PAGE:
Georgia Tech researchers say knee sounds reveal secrets about joint health

Many of us have knees that crackle, or pop or even crunch. But what do those sounds really mean?

Georgia Tech Associate Professor of Electrical and Computer Engineering Omer Inan and his team are listening closely. Because, Inan says, the subtle vibrations and sounds our knees make call reveal a lot about their health.

"The knee is made up of soft tissue, and it holds up all of our body weight, and it has to do all kinds of crazy things when we're trying to do things like jump or run or sprint," Inan says. "When it does so, these tissues rub against each other."

To record the sounds made by that friction, Inan and his team have designed wearable knee sensor mounted with tiny microphones about the size of the head of a pencil.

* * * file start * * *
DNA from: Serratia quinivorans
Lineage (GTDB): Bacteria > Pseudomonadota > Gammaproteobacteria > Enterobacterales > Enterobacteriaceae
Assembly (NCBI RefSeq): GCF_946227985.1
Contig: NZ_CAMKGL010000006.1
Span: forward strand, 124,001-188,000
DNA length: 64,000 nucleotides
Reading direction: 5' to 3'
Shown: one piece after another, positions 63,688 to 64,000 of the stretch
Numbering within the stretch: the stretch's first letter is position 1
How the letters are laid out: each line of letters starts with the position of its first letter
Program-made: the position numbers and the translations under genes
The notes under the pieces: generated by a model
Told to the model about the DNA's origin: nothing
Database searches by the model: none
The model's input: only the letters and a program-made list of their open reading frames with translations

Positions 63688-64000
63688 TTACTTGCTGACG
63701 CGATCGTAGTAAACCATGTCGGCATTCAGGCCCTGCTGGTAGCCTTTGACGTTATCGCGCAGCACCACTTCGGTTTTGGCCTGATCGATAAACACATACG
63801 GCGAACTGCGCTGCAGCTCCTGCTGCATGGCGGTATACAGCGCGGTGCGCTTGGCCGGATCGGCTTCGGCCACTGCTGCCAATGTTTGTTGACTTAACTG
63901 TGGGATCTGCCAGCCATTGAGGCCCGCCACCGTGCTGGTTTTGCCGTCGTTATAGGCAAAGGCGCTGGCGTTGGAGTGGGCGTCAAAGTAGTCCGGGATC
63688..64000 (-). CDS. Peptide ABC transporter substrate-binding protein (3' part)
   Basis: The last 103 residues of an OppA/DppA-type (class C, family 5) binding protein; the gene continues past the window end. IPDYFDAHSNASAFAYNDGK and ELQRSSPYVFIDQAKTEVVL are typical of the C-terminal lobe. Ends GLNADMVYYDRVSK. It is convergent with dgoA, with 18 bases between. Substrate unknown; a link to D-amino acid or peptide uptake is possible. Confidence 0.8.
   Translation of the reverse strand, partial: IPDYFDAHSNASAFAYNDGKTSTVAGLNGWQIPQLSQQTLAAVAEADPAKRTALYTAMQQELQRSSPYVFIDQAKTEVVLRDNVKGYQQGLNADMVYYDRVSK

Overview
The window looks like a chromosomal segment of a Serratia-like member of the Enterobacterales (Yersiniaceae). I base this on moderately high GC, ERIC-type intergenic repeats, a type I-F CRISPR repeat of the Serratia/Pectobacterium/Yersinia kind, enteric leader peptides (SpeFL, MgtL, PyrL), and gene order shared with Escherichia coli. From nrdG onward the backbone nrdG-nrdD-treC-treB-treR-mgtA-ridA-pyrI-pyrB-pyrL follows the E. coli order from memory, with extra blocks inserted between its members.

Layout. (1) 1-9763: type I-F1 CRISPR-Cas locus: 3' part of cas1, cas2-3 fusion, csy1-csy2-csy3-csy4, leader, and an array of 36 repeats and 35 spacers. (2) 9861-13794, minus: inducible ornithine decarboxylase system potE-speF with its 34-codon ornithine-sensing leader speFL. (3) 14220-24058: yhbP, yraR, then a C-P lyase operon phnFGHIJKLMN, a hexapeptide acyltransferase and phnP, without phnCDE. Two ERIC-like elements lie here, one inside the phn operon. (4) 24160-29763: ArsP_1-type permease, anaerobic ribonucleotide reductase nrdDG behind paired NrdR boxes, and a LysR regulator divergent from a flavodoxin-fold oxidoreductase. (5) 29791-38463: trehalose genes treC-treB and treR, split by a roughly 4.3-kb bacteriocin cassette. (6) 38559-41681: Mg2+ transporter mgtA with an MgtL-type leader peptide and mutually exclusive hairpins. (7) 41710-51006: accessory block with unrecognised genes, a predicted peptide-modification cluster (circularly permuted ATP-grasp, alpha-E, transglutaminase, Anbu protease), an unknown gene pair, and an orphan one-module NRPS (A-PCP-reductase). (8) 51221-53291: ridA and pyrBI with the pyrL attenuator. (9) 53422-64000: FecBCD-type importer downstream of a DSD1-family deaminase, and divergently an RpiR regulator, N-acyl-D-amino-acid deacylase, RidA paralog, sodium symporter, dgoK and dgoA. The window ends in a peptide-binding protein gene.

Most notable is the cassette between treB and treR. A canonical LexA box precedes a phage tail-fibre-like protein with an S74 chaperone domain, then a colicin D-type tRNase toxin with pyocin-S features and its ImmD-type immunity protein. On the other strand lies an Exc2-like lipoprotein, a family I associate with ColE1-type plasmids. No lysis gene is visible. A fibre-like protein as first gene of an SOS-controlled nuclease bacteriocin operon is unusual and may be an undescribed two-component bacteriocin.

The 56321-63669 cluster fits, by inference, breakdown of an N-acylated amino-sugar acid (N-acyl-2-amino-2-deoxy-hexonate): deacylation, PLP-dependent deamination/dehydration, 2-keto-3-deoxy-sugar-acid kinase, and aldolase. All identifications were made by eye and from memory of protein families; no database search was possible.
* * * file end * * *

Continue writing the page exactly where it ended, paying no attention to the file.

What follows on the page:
"Before our group, people would try and measure this and they would take these giant microphones and push them against people knees," he says.

Inan says that was not really practical. So, they made their sensor as portable as possible, testing it Georgia Tech athletes, to record the sounds their knees made during workouts.

"If your knee does have an injury, it sounds different," Inan says.

The team translates the audio recordings into graphs that are similar to what you would see on an EKG.
A healthy knee makes an even crackling noise as it moves. But, if you listen to recordings of an injured knee, the sound is less even and more erratic.

Inan says they have been able to tease out what each sound means.
So, he says, the device may one day be helpful in assessing players who are injured on the field.

"You want to understand, should we take them out of the game," Inan asks.

If we do get injured, monitoring our knee sounds could one day tell us when it's safe to exercise again,
or when we need more time to recover.

The clues are there, Inan says. We just have to listen for them.